Crying the Blues: Kentucky Derby Point System

Have you ever looked at a trainer or an owner and just thought, “wow, what a whiner, what a baby. Just shut up and do what is best for your horse?” Right now, I’m looking at several who are moaning and whining about the new Derby Points system and thinking that exact quote.
Personally I like the system. It does have its flaws, not including the Illinois Derby is one of them. I think that pretty much discrediting two year old form and early Derby preps is another, but overall the system has the basic bottom line I have wanted to see. That is the removal the emphasis on big money juvenile races while focusing on races run at three.

They system in a nutshell does just that. Early on the Derby trail, and late Juvenile races do earn you points, a very little amount, but they do earn you points to the Kentucky Derby. The second round of preps earns you more points, and the third and final round earns you a great deal of points. This allows late bloomers, who may not have otherwise made the Derby, a shot to do so. It also weeds out those who may have earned their money in sprints or as precious juveniles and haven’t progressed.

You would think trainers would welcome this style, especially those who have those late bloomers, but it would seem they don’t, and they aren’t hiding their discontent. Some trainers seem to feel that with this new system it is all of a sudden ok to push their horse, just to make the race. I’m sorry, it’s not and that can often times ruin a horse.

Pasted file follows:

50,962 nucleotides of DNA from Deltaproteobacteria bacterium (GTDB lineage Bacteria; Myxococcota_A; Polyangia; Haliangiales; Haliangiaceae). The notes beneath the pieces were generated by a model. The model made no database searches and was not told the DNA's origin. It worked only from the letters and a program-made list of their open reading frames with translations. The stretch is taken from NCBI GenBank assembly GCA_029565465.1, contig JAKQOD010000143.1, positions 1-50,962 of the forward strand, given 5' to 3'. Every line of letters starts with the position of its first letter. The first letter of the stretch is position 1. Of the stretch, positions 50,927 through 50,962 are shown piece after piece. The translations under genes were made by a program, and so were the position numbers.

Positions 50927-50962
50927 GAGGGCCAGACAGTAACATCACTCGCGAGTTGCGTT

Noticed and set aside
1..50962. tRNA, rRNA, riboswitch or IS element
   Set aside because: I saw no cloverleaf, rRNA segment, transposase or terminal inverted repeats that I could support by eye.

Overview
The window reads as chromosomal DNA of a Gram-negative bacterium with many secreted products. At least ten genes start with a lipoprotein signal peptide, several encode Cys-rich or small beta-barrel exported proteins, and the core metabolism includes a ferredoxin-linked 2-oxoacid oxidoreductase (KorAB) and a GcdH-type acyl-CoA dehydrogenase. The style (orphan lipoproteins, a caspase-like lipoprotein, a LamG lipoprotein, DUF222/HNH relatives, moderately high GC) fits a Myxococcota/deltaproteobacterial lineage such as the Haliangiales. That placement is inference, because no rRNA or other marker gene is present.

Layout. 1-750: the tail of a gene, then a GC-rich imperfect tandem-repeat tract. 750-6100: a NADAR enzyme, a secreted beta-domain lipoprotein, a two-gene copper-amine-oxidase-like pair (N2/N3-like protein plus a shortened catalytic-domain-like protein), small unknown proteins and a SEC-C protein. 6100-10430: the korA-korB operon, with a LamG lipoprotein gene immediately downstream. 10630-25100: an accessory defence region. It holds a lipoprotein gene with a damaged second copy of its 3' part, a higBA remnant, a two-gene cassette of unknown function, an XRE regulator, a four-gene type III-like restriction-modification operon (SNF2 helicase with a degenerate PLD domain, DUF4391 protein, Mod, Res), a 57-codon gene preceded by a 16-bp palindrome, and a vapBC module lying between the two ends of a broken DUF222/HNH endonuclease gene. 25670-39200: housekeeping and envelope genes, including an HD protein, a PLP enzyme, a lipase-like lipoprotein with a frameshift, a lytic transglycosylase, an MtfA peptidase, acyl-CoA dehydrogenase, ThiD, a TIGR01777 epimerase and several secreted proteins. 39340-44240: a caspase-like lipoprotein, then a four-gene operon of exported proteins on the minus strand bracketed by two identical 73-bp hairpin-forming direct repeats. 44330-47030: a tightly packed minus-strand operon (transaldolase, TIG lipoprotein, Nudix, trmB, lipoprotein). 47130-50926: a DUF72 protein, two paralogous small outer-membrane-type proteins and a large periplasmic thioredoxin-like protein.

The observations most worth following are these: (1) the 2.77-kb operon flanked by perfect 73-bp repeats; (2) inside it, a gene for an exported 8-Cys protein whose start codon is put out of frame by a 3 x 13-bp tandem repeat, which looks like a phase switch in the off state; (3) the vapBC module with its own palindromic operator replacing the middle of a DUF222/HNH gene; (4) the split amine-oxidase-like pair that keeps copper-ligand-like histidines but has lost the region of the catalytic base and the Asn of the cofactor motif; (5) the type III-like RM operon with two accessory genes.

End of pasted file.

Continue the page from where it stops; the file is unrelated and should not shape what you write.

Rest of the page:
The trainer of Itsmyluckyday, the winner of the Gulfstream Park Derby, Eddie Plesa Jr. says “But what’s ideal for my horse might not get him into the Derby, so I have to sort through that.”
Actually, no, Mr. Plesa, you don’t. You do what is right by your horse. If he doesn’t get into the Derby then it wasn’t meant to be. Nobody’s fault, maybe something was wrong, maybe the horse isn’t ready. Either way it is your job to manage the best interests of your horse along with that of its owners, and rushing or pushing your horse to the Derby and risking the possibility of ruining him is not in the best interests of either.
Todd Pletcher, while he disagrees with the lack of weight the new point system put on the Breeders’ Cup Juvenile, seems to understand the sentiment I just mentioned. Saying that he has talked to the owners and have decided that Shanghai Bobby, soon to be named Juvenile Champion, will have two preps. If by some reason his charge does not accumulate enough points in his two preps then he will be pointed to the Preakness. “Life goes on,” as Pletcher so aptly put it.
In short, quit your moaning, quit your crying, and for god’s sake quit you whining. It won’t get you anywhere. Changes happens, you can either go with it and adapt or sulk and get left behind. Train your horses how you’d normally train them and quit fussing. There are far worse things in the sport of horse racing, this isn’t one of them.

Meet Laura Pugh

Laura Pugh got her first taste of Thoroughbred racing when she watched War Emblem take the Kentucky Derby and Preakness Stakes in 2002. At that point, she fell in love with the sport, reading every piece of news and information she could get her fingertips on.

Laura has a long history with horses in general, taking her first ride on her fifth birthday, with her first official riding lesson when she was eight years old. Both years she attended college, she joined her school’s equestrian team, first at Virginia Intermont College and then again at Delaware State University. Unfortunately, after back and shoulder injuries, she had to hang up her saddle. 

In 2010, Laura began writing for Horse Racing Nation and has also contributed to Lady and the Track, TwinSpires and USRacing. She currently works at a local newspaper as a community reporter.

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